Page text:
The founder of Afe Babalola University, Ado Ekiti, Chief Afe Babalola has condemned the mass closure of schools in the country due to the second wave of COVID-19 pandemic, describing government’s action as unconstitutional and disastrous.
According to him, the mass closure of schools was “counter-productive, disturbing, disheartening and have disastrous effect on education of the youth in the country. I hereby strongly advise that government should stop mass closure of schools.”
Babalola, a legal luminary and Senior Advocate of Nigeria (SAN), stated this at a press conference in Ado Ekiti, the Ekiti State capital
While assuring that he would not go to court over the matter, he said: “What I have said is to advise the government of the unconstitutionality of its action. I know the Attorney General of the Federation, Abubakar Malami; and the Vice President, Prof. Yemi Osinbajo, who is a lawyer will look into it.”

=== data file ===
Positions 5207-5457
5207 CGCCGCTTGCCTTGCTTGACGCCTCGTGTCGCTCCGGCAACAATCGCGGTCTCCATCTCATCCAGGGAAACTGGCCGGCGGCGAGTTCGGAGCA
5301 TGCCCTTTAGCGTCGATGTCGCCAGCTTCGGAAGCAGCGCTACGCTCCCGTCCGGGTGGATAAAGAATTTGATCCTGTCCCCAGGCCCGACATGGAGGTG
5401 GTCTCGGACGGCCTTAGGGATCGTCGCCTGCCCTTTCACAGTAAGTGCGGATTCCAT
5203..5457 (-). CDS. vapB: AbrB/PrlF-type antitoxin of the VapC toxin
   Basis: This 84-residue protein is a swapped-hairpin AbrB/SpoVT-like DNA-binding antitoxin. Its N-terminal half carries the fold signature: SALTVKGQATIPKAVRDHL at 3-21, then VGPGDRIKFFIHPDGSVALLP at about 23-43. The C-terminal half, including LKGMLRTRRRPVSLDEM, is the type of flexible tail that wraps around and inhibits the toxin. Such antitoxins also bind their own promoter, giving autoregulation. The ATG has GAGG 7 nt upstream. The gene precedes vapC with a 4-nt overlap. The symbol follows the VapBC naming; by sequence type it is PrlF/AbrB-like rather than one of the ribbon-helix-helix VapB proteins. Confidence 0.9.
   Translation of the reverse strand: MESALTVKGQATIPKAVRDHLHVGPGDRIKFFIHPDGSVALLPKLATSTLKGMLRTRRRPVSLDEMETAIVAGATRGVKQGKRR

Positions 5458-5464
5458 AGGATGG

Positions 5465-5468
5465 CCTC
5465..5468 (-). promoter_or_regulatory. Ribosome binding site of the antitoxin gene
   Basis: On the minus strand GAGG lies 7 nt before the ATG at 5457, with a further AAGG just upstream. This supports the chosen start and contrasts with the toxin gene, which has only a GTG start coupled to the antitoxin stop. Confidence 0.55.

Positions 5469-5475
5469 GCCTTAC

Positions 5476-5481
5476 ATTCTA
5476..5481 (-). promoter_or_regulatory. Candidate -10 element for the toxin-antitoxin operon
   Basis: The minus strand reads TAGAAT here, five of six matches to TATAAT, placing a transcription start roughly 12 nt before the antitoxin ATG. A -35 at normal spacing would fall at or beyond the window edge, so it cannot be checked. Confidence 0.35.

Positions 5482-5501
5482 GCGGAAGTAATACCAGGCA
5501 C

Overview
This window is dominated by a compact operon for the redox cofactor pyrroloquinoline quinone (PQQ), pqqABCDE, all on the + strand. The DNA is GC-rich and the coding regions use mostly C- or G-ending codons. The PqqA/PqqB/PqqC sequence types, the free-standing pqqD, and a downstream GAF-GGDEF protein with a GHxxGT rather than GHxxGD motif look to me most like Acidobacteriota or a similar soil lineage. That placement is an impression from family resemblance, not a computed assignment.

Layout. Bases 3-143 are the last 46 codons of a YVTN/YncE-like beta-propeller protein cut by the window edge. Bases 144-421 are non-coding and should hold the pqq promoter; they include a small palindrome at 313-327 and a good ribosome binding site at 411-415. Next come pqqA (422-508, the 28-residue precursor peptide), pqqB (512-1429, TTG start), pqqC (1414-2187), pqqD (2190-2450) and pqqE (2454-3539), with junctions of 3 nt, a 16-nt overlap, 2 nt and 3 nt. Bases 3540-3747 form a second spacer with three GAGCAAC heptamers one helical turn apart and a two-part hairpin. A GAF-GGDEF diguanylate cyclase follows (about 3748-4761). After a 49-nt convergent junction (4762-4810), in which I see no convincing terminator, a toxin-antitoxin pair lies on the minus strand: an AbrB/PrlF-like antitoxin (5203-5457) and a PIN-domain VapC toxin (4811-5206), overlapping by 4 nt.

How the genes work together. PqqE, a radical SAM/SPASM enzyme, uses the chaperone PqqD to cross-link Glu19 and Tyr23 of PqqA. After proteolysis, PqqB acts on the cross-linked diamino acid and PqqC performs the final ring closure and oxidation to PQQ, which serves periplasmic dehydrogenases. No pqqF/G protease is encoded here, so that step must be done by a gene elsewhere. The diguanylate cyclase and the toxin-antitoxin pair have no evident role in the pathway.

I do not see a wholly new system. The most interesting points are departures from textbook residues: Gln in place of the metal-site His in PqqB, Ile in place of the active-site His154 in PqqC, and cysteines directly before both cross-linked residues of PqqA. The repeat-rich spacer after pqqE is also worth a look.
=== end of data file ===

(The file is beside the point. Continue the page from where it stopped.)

Babalola was reacting to a statement credited to the Minister of Education, Malam Adamu Adamu, that the January 18, 2021 earlier set by the Federal Government for school resumption would be reviewed.
He qouted the British Prime Minister, Boris Johnson who said: “COVID-19 is a disaster while the closure of schools is more disastrous. Keeping schools closed a moment longer than it is absolutely necessary is socially intolerable, economically unsustainable and morally indecisive.”
The ABUAD founder also noted that the institution had demonstrated capability and capacity to prevent COVID-19, adding that as part of efforts to keep the campus safe, any student or staff who travels to high risk areas are not allowed into the campus until such person must have undergone necessary tests.
He also argued that it was wrong to have placed blanket closure on schools which complied with the Presidential Task Force on COVID-19 alongside those who did not, adding that “the proposed review (of the January 18 resumption date) will affect only private schools.
“The public schools are not ready to resume. Of course, that order is directed against private institutions, which had complied with government order. Again, as it was in 2020 March, there was no consultation with the proprietors of the institutions.”